Acknowledgments

This research was funded in part by grant number R01 HD054906 from the Eunice Kennedy Shriver National Institute of Child Health and Human Development (“Health, Poverty and Place in Accra, Ghana,” John R. Weeks, Project Director/Principal Investigator). The content is solely the responsibility of the authors and does not necessarily represent the official views of the National Institute of Child Health and Human Development or the National Institutes of Health.

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MDPI and ACS Style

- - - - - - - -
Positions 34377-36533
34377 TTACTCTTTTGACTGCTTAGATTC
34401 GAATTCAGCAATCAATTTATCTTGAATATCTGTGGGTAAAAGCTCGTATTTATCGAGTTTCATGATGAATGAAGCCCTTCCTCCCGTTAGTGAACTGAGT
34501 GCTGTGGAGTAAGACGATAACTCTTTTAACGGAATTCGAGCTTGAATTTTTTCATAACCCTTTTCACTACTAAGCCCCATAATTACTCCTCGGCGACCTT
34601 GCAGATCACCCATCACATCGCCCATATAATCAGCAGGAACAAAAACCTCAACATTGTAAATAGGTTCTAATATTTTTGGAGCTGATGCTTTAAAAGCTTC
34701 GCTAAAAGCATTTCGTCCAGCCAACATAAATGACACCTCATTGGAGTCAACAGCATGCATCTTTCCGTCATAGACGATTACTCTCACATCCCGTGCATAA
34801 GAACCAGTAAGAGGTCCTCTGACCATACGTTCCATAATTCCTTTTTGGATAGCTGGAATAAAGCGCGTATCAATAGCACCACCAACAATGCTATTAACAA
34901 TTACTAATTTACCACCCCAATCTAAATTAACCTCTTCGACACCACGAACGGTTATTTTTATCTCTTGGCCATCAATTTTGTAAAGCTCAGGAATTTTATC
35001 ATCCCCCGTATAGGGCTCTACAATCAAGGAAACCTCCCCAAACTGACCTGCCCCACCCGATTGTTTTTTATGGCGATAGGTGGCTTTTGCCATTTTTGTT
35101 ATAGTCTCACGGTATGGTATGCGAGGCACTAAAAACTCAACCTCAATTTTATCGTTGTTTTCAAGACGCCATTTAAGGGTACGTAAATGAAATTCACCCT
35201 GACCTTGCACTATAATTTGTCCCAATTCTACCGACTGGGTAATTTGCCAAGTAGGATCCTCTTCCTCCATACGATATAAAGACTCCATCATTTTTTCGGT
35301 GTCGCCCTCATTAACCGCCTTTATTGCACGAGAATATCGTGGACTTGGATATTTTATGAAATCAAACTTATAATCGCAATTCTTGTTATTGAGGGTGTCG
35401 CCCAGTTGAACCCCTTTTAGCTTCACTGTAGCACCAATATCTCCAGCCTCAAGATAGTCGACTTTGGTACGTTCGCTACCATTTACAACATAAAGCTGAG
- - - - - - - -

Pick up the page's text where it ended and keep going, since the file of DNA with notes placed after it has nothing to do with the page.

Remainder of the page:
Tsai, Y.H.; Stow, D.; Weeks, J. Comparison of Object-Based Image Analysis Approaches to Mapping New Buildings in Accra, Ghana Using Multi-Temporal QuickBird Satellite Imagery. Remote Sens. 2011, 3, 2707-2726. https://doi.org/10.3390/rs3122707

AMA Style

Tsai YH, Stow D, Weeks J. Comparison of Object-Based Image Analysis Approaches to Mapping New Buildings in Accra, Ghana Using Multi-Temporal QuickBird Satellite Imagery. Remote Sensing. 2011; 3(12):2707-2726. https://doi.org/10.3390/rs3122707

Chicago/Turabian Style

Tsai, Yu Hsin, Douglas Stow, and John Weeks. 2011. "Comparison of Object-Based Image Analysis Approaches to Mapping New Buildings in Accra, Ghana Using Multi-Temporal QuickBird Satellite Imagery" Remote Sensing 3, no. 12: 2707-2726. https://doi.org/10.3390/rs3122707